[-empyre-] ambiguous artistic strategies & critical engineering

Lasse Scherffig lscherff at khm.de
Wed Feb 15 23:18:24 EST 2012

Hi empyre,

although we are already in week 2 of the in/compatible discussion, I 
briefly want to get back last week's question of "honesty":

 > 1. What does honesty/transparency mean in the context of so many layers
 > of abstraction? Is there any honesty in there, or is a computational
 > system a simulacrum? No matter how much you expose to the user, there
 > will always be something hidden.

The problem here is the one highlighted by Magnus Lawrie quoting 
Andersen and Pold. However, it is not just Sutherland's separation of 
data processing and visual representation creating that problem but it 
directly follows from digital computation: While in analog computing, 
movement, voltages or whatever have a direct causal and indexical (in 
terms of Peirceian semiotics) relation of processing and representation, 
digital computation is different. You cannot read a digital memory by 
merely looking at it (as Pias has for example shown for the William's 
Tube [1]), whereas computation of the analog differential analyzer by 
Vannevar Bush was described as giving "the man who studies it a grasp of 
the innate meaning of the differential equation" [2]. The only way to 
read a digital representation is to use an interface attaching signs to 
it. And because the relation of these signs to the digital is arbitrary, 
they are Peirceian symbols.

It is because of this problematic (symbolic) relation of computation and 
representation in the digital realm that computation today not only 
presupposes an abstraction reducing phenomena to descriptions,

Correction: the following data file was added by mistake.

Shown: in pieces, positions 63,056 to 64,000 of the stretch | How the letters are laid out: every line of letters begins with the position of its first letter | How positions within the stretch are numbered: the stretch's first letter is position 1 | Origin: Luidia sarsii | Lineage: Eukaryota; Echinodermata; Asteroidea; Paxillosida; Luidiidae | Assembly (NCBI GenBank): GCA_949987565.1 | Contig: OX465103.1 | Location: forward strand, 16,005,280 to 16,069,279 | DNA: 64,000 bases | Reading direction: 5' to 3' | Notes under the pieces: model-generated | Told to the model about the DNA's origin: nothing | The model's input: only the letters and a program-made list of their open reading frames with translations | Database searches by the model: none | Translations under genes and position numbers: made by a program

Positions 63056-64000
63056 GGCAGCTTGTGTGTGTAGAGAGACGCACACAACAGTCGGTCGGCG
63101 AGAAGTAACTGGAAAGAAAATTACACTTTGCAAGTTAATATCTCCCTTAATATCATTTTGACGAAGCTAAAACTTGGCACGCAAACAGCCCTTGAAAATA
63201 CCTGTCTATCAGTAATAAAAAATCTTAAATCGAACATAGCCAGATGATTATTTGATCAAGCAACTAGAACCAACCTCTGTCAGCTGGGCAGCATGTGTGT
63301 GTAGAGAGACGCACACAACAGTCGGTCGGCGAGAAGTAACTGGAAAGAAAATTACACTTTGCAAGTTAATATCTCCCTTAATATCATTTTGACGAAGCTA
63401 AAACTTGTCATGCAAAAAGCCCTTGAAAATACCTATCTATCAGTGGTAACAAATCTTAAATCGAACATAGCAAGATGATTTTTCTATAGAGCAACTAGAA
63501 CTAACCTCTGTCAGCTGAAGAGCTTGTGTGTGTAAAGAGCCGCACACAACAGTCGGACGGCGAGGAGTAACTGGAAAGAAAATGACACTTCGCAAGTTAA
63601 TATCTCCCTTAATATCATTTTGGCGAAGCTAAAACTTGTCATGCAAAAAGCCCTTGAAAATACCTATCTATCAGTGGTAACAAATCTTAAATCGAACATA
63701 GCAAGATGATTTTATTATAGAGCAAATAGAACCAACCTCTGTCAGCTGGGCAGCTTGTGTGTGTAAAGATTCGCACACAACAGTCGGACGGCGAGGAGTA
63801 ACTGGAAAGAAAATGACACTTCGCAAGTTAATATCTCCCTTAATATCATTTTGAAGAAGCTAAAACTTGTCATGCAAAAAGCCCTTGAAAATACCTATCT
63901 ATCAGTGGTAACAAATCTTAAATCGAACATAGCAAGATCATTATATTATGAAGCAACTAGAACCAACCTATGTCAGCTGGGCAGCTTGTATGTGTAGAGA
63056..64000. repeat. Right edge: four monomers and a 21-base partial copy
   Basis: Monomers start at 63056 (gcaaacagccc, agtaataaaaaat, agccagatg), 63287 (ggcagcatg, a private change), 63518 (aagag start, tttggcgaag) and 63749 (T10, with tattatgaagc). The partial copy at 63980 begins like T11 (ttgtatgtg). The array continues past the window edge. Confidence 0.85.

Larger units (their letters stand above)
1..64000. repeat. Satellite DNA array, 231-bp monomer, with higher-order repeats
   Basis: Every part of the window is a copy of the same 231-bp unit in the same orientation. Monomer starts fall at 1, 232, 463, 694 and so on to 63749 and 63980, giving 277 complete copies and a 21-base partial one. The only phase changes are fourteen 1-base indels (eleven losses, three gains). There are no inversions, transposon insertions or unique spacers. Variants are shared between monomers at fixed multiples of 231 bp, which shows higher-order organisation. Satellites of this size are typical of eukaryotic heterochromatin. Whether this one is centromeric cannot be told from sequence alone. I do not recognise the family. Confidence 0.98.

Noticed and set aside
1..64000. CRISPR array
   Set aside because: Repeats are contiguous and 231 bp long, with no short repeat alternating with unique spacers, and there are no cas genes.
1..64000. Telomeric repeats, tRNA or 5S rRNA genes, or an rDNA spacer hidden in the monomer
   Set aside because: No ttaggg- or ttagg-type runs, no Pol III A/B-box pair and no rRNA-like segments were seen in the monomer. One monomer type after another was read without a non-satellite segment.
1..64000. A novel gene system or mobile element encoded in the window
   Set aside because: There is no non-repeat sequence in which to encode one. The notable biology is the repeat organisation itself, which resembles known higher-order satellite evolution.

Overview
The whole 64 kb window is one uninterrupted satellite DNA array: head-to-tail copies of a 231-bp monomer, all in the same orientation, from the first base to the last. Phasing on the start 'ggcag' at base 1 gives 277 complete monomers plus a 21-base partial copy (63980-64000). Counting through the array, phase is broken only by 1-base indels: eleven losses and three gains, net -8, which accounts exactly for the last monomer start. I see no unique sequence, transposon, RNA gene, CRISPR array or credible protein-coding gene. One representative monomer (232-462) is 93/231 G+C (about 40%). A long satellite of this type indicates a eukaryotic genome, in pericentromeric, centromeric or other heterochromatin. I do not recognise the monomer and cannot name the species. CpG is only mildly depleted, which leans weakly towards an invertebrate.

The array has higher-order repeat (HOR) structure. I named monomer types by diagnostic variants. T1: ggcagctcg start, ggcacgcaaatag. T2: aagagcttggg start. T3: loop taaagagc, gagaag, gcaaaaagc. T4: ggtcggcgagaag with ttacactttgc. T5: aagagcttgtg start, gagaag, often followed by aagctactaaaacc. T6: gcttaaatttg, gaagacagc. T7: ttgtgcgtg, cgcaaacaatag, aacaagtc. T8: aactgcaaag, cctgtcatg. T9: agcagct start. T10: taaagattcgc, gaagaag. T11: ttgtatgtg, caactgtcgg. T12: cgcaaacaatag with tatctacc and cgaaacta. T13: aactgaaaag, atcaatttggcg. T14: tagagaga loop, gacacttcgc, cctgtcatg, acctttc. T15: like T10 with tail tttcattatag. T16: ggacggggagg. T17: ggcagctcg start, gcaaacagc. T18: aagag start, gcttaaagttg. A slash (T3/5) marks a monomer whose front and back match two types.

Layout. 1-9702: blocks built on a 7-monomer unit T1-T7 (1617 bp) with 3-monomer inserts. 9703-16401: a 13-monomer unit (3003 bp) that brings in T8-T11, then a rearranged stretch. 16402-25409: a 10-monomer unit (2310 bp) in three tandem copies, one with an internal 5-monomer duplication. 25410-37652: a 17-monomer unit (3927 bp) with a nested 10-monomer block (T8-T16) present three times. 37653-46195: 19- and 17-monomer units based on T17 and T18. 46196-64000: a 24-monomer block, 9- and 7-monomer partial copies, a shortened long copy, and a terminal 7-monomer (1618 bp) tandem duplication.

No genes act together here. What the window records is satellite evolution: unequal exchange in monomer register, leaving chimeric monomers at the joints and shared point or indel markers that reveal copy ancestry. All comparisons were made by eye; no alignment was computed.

descriptions to formalisms and formalisms to algorithms [3] (which is a 
huge problem in itself). But at the same time it entails a concretion of 
digital processes that by necessity is symbolic and thus "dishonest". 
That's why I use the term "Feedback Machine" to denote the combination 
of "worldless" digital computation with a Cybernetic coupling to the 
world the digital is devoid of [4]. Critical engineering thus cannot 
stop at understanding some essential "inner workings" of computing 
machinery (which is important but of course yields the problem of where 
to stop -- do you need to know logics, programming or building a 
computer from raw materials?) but also an understanding of the processes 
of abstraction and concretion that constantly couple the phenomenal and 
formal world -- or signs and signals (a concept originally by Frieder 
Nake [3]) -- is much needed.


[1] Claus Pias, Computer Spiel Welten, Dissertation: Weimar, 2000, 
http://e-pub.uni-weimar.de/opus4/frontdoor/index/index/docId/35 p. 55
[2] Claus Pias, Computer Spiel Welten, p. 45
[3] Frieder Nake and Susanne Grabowski, Human-computer interaction 
viewed as pseudo-communication. Knowledge Based Systems 14 (2001), 441-447
[4] e.g. p. 4 on "(ping) pong" in the in/compatible world of the news

Academy of Media Arts Cologne http://www.khm.de
Laboratory for Experimental Computer Science http://interface.khm.de

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